Spider-Man: No Way Home – Review

Cert – 12, Run-time – 2 hours 28 minutes, Director – Jon Watts

When his true identity is revealed Peter Parker (Tom Holland) turns to Doctor Strange (Benedict Cumberbatch) to cast a spell that will make everyone forget that he is Spider-Man. However, when the spell goes wrong it brings villains from other universes on the hunt for Peter.

Perhaps the elements that have stood out most from the Marvel Cinematic Universe’s past 26 outings are the action scenes. The cheer-inducing moments when some of our favourite heroes finally deliver the fan service we’ve all been waiting for, even if we didn’t know it. However, amongst all the action, what stands out most from Spider-Man: No Way Home is the fluidity of its narrative. In what could be a very busy film things feel well-contained to bring about a consistent sense of flow that keeps you in place throughout. Creating an almost unpredictable feel to the course of what is perhaps the best structured film to grace the MCU so far.

In previous, non-Marvel Studios, Spider-Man films when multiple villain narratives have been attempted they’ve felt busy and unsatisfying. However, where No Way Home succeeds is by having all it’s villains largely in one place at each time. Meaning that the film doesn’t jump back and forth between multiple characters and arcs that you have to keep track of. Everything is in plain sight and it encapsulates part of the thrill of watching the piece. As the likes of Alfred Molina’s Doc Ock, Willem Dafoe’s Green Goblin and Jamie Foxx’s Electro (who gets a form of redemption in this film after some mishandlings in 2014’s The Amazing Spider-Man 2) return to hunt down Peter Parker. However, Tom Holland’s not their Spider-Man, but he is the reason for them arriving in his universe. After causing Doctor Strange (Benedict Cumberbatch) to botch a spell designed to make everyone forget that Parker is Spider-Man – after his identity was revealed and falsely shamed at the end of Far From Home – villains from other universes are unleashed, all looking for their own destructive justice.


In some cases it feels like the villains get more to do here than in their previous appearances – Molina particularly feels more present than his brief patches of screen-time in 2004’s Spider-Man 2. It allows for the characters to feel somewhat more fleshed out, especially as they, if briefly, come to terms with not being in their own universes. When combined as a seemingly undefeatable force there’s a true sense of grand-scale threat. Allowing for plenty of thrills and spectacle to spill from the screen with often truly stunning visual effects that bring to life the chaos that ensues over the fast two and a half hour run-time.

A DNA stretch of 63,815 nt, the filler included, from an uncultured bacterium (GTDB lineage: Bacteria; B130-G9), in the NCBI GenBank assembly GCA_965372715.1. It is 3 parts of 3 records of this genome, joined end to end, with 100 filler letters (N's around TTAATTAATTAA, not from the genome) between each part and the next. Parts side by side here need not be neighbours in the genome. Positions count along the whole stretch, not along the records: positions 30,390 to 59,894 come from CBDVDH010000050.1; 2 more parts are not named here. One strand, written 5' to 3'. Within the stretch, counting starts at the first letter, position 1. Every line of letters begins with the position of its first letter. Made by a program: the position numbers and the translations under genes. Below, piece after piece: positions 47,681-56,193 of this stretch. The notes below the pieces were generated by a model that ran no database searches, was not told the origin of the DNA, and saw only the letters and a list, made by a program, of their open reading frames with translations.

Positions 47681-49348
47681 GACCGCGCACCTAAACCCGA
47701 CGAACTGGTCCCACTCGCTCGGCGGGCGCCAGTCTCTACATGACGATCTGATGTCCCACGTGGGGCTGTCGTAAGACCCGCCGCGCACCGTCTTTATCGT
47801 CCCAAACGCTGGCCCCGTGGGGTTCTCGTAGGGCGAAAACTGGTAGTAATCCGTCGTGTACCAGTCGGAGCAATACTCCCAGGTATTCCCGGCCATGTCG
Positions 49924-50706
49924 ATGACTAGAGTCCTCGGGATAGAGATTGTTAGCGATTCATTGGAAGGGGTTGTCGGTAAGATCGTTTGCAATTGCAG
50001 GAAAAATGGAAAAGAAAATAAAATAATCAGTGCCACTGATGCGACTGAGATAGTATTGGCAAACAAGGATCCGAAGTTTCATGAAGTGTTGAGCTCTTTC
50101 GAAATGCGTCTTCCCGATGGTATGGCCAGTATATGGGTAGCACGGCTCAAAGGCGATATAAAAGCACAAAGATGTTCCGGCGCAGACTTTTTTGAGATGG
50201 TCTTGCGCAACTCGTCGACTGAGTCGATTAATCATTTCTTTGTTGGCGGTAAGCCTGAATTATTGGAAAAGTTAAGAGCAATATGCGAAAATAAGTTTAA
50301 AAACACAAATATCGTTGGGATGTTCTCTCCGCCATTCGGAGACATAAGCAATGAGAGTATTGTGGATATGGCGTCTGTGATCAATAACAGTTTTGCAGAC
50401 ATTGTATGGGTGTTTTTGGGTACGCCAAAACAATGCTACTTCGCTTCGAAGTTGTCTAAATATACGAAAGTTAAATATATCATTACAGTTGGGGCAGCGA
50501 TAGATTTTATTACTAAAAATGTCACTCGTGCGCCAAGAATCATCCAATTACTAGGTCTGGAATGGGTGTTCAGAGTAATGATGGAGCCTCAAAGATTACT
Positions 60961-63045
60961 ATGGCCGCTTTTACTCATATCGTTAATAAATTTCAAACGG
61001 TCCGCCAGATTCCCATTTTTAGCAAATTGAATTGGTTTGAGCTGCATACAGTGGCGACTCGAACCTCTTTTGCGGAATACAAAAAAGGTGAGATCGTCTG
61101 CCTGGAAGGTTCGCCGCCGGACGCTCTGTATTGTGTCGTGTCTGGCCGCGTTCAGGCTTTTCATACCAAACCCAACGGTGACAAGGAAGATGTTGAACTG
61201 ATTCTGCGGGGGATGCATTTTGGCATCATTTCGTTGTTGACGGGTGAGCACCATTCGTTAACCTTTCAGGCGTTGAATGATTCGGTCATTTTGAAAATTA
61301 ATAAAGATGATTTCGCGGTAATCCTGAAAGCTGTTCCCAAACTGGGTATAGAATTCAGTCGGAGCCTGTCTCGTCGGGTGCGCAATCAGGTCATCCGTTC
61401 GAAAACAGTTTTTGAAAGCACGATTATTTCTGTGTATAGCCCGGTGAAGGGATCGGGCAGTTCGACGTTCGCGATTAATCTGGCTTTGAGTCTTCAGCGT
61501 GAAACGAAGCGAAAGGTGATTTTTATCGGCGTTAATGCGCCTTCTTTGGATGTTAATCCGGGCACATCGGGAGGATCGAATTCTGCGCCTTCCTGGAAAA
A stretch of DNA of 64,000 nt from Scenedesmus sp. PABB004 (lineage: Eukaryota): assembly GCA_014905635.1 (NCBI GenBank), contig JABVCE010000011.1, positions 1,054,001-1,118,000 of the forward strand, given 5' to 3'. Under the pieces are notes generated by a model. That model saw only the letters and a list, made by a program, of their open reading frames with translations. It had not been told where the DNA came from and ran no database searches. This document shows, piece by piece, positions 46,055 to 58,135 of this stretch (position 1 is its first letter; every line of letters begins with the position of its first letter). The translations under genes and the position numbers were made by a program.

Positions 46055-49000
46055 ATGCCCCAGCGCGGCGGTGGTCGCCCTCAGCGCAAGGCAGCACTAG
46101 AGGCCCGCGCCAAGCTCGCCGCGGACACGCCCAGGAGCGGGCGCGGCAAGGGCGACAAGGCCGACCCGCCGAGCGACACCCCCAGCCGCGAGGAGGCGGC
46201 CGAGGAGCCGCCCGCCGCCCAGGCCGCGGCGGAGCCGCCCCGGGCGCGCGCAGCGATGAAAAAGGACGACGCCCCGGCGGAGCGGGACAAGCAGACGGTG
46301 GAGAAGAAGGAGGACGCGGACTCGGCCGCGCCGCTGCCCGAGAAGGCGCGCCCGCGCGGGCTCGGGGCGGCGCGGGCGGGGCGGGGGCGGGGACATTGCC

Unlike previous MCU entry Eternals there’s barely any repetition within this time and things move on from one scene to the other with ease. As we see Holland’s Parker, and Spider-Man, grow and develop more than perhaps in any other film. Helped by the fact that this feels like much more of a personal journey for him, with Strange thankfully not taking a Tony Stark-like father figure role as some may have feared. Despite the villains that are in place this is solely Peter’s story and rarely do they break into it – although almost each figure manages to have their moment. In terms of humour, action and fan service. While the previous Sony Spider-Man franchises aren’t essential viewing (most other MCU entries, however, likely are) it certainly might help to heighten certain levels of impact within a number of sequences. Particularly a number of Sam Raimi-esque tints to the look and feel of some Green Goblin moments.

With everything going on in No Way Home it’s undeniably the biggest, boldest and most ambitious Spider-Man film yet. And thanks to its clear sense of direction, balance and excellent structuring a fluid narrative is laid out for the viewer to be caught up in. One which most of the time manages to effectively pull its various points and elements off, only occasionally leading to cause for slight worry. It keeps track of its characters as well as Parker does, and creates stability amongst the chaos and carnage of the various powers and evils on display. Most of which manage to avoid feeling flashy or especially there for the sake of pleasing fans. All helping to push the story along and develop the points and world that are being created and expanded. Everything contributing to the character development of Peter Parker who further steps into his own within the Marvel Cinematic Universe.

Amongst the spectacle of the stunning action and visual effects the biggest draw into the world(s) of Spider-Man: No Way Home is the structuring of the narrative, so well pieced together and avoiding busyness with overload of separate characters that it creates a sense of unpredictability which further hooks your attention in the development, and in some cases redemption, of the characters; none more so than Peter Parker.

Rating: 4 out of 5.

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